It may have been the most perplexing moment of the Obama presidency: The president’s press conference on Thursday when he declared “we don’t have a strategy yet” on ramping up military action against ISIS. The best that people inclined to give Obama the benefit of the doubt could do was say he was speaking with refreshing candor; the rest of us reacted with varying degrees of dismay.
Four days of news stories since have centered on inside-the-administration conflicts when it comes to ISIS, on the damage the president might have done to international efforts to build an anti-ISIS coalition, and the wound he might have inflicted on his own party in the run-up to the election by sounding so irresolute.
After a few days of head-scratching, I think what happened here is pretty simple: The president should not have given that press conference at all since he didn’t know what to say about ISIS. He didn’t have to. He could have stayed silent. It is perfectly acceptable for the administration to find itself in a quandary about how to handle ISIS. This is a very complicated problem, and a fluid one. The purpose of presidential statements, especially when it comes to foreign and military issues, is to establish American policy. The words the president uses are closely parsed by American observers, but that’s nothing next to what happens outside our borders, where the president’s utterances are studied as though they were Talmud by non-Americans for whom the United States doth bestride the narrow world like a Colossus.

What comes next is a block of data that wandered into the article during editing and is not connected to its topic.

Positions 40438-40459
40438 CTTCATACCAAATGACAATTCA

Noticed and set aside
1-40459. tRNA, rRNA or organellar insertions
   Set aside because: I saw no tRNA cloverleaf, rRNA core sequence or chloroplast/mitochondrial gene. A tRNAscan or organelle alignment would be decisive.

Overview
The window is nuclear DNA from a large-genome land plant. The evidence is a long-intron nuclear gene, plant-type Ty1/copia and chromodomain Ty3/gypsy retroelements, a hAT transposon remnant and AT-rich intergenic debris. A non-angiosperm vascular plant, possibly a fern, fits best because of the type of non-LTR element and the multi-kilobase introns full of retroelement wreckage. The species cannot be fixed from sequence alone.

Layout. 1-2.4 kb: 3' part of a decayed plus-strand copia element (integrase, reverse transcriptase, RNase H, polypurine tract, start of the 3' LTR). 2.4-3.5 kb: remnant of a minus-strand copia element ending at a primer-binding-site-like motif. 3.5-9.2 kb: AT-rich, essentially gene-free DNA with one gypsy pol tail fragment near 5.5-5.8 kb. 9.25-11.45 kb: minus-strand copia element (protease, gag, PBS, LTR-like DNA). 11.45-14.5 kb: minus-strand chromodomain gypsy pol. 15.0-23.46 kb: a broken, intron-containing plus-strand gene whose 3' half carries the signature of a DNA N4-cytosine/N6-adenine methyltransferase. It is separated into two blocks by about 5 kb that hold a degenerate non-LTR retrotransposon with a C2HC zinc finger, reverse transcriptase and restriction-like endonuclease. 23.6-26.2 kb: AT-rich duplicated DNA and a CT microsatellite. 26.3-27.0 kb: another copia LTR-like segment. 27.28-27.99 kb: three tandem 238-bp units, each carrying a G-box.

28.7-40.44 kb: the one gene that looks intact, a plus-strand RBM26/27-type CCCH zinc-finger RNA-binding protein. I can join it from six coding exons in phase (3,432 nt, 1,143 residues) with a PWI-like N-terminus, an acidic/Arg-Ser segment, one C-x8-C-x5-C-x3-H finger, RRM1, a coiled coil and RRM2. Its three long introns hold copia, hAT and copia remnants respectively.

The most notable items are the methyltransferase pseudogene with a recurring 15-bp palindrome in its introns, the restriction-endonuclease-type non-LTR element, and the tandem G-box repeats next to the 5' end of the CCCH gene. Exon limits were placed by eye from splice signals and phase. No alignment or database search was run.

The president should only speak when he knows what to say.